The US Department of Agriculture (USDA) is currently accepting comments for the proposed revision of its Women, Infants and Children (WIC) nutritional program, which is due to be updated for the first time in over 25 years in order to better reflect the Dietary Guidelines for Americans.
And according to the American Association of Cereal Chemists (AACC) International, it is crucial for the USDA receive comments on comprehensive and accurate whole grain classification before the new guidelines are established.
"Once you have a legislative precedence, then this is frequently used by other groups and agencies that make dietary recommendations. That's one of the reasons we think it's really important to get this one right," said Whole Grains Task Force chair Julie Jones in an interview with FoodNavigator-USA.com.
WIC food packages were designed to provide supplemental foods to address the nutritional needs of low-income pregnant or breastfeeding women as well as infants and children up to five years of age.
Based on recommendations made by the Institute of Medicine (IOM), which was requested to independently review the food packages, the USDA's changes to the program would implement the first comprehensive revisions to the WIC food packages since 1980.
The proposed changes would add fruit, vegetables and whole grains to the WIC packages for the fist time. But a key issue, and one which has inspired much debate and disagreement within the Task Force itself, remains how whole grain foods should be classified.
The Committee's general consensus is that the FDA's current whole grain health claim, which requires that products contain 51 percent whole grains by weight, remains limiting. And although a final decision has not yet been reached, the committee is strongly in favor of requiring 51 percent of the grain to be whole, rather than 51 percent of total ingredients, in order for a product to be truthfully labeled 'whole grain'.
Another issue the Task Force is looking at is the best way to describe and classify grains that have lost some portion of the kernel, but are not refined. Ongoing discussions are examining whether only those grains with 100 percent of their bran, germ and endosperm can be considered whole grain, or whether some small loss should be allowed for.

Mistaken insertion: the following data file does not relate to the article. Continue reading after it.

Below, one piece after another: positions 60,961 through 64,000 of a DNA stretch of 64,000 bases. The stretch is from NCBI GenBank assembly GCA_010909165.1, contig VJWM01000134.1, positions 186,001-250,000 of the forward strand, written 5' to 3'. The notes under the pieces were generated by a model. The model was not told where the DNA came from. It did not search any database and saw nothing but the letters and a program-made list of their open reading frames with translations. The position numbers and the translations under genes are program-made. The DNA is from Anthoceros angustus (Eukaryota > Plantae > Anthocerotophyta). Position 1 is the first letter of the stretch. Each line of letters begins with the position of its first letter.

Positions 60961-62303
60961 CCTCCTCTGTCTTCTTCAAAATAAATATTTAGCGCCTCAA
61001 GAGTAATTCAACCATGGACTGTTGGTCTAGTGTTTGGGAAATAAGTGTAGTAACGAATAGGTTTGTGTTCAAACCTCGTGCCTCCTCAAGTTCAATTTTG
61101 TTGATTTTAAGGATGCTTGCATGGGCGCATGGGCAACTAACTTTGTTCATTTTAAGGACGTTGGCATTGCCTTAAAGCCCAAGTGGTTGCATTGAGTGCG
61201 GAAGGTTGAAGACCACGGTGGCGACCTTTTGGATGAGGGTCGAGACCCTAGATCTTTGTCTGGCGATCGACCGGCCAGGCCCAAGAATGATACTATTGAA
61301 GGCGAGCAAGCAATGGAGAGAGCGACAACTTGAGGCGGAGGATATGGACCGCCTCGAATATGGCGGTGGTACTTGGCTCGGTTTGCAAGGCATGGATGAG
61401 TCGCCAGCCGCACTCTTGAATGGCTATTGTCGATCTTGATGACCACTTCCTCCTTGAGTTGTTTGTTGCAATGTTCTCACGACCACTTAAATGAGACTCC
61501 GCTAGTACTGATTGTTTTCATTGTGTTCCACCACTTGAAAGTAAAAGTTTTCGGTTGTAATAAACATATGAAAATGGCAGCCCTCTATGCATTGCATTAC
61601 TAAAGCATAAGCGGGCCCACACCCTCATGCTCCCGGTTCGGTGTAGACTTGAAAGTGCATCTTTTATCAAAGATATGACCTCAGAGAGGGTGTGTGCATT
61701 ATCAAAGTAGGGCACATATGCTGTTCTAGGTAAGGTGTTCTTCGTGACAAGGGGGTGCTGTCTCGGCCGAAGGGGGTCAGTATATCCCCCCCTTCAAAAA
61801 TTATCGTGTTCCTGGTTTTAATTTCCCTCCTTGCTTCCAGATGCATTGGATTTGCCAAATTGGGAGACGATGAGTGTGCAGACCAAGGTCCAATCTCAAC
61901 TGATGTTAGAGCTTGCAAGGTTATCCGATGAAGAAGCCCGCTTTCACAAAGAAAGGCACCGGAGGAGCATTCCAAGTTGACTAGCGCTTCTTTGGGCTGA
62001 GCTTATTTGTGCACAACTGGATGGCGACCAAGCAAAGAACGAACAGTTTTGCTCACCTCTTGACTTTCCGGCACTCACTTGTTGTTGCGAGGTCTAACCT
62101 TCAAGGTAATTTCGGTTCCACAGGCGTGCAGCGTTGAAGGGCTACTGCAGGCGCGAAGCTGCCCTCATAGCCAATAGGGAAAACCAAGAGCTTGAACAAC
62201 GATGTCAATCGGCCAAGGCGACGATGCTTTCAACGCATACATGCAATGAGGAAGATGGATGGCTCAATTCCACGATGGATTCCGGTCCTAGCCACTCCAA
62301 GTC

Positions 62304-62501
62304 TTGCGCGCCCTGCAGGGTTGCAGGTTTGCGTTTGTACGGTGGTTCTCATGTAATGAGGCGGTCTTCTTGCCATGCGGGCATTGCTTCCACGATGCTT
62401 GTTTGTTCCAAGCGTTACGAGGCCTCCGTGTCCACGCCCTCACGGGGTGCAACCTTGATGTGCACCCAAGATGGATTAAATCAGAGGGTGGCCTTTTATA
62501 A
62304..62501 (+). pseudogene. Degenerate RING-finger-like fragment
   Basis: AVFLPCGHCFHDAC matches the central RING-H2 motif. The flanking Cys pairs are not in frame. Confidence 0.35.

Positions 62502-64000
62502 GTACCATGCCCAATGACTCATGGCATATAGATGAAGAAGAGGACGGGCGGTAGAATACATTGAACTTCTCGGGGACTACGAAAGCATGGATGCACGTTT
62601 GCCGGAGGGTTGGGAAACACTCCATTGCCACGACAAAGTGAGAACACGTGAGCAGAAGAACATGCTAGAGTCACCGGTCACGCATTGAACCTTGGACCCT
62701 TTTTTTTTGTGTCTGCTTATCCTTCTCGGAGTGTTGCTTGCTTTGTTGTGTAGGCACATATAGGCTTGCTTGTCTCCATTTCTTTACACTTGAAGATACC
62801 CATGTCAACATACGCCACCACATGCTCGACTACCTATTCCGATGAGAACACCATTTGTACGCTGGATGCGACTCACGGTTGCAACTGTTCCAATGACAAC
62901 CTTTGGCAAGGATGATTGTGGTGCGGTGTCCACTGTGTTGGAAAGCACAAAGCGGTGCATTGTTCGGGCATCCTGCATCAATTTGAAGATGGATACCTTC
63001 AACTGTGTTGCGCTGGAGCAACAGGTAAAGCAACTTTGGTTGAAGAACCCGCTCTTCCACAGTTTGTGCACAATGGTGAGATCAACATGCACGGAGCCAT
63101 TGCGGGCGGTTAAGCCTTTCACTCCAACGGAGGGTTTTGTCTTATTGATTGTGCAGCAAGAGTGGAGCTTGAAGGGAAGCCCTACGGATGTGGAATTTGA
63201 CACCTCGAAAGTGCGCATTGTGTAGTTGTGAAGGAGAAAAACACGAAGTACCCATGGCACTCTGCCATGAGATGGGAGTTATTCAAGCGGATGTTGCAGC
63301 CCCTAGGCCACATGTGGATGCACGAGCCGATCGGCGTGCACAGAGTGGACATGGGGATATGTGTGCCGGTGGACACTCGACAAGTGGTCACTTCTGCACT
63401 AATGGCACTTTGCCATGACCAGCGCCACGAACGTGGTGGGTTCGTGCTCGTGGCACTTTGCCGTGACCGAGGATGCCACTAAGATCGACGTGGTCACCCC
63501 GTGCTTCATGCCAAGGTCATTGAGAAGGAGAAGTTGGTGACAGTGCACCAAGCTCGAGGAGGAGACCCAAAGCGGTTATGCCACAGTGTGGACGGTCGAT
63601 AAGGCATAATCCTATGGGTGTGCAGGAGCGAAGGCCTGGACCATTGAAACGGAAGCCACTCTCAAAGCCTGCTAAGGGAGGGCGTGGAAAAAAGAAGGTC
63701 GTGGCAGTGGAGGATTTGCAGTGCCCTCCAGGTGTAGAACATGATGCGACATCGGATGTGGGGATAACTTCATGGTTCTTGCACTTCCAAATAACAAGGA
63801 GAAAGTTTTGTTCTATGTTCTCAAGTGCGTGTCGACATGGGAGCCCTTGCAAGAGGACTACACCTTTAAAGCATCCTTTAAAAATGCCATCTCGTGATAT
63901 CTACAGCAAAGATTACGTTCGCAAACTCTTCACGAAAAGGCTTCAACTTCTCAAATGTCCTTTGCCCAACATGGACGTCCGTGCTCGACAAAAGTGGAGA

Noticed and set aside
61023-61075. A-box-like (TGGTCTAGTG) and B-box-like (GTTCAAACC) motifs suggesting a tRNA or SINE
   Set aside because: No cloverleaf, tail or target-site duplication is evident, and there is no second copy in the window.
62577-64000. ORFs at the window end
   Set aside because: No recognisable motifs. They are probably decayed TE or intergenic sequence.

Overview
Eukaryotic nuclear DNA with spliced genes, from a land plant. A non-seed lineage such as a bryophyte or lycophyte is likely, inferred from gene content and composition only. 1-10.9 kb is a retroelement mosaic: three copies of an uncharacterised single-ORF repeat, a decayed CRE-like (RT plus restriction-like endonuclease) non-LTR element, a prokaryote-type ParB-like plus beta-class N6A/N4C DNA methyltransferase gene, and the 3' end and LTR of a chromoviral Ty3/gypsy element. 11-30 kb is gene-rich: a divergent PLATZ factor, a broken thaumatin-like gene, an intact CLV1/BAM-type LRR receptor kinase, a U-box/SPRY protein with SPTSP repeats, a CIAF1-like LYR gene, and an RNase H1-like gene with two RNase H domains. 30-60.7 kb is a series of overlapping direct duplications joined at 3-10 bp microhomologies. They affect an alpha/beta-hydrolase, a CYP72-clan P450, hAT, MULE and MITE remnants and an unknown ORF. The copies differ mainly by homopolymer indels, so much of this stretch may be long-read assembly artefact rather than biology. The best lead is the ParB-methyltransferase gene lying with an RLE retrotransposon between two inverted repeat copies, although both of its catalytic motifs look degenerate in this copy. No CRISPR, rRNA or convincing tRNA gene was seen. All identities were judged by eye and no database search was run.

The best way to label multigrain foods that are predominantly whole grain is also under discussion, as well as whether or not "made with whole grain" should be defined.
Another issue is whether "daily value" should be in grams for whole grain consumption, and whether the science is strong enough to go with the 48g precedent. And when a product is labeled as 100 percent whole grain, the Task Force asks what "wiggle room" should be allowed for other grain portions, such as vital wheat gluten and starch release agents. USDA FSIS favors a 0 percent level, while the FDA standard of identity for whole wheat bread suggests it may favor some reasonable levels.
The inconsistent use of serving sizes and how nutrition education can deal with this is also under consideration, as well as ways to encourage the harmonization of USDA FSIS packaging guidelines with FDA packaging guidelines.
The Whole Grains Task Force includes representatives from industry such as ConAgra, Danisco and General Mills, non-profit groups such as the Whole Grains Council, and government agencies such as the USDA.
The Committee recently held an open whole grains forum at the World Grains Summit in San Francisco, where further discussions were held, and where a number of differing opinions were expressed, demonstrating the difficulty in establishing whole grain definitions and guidelines.
The Task Force, which yesterday had another conference call in which debates continued, hopes to submit its comments for the USDA's WIC guidelines by the week of October 23. The USDA's deadline for receiving comments is November 6.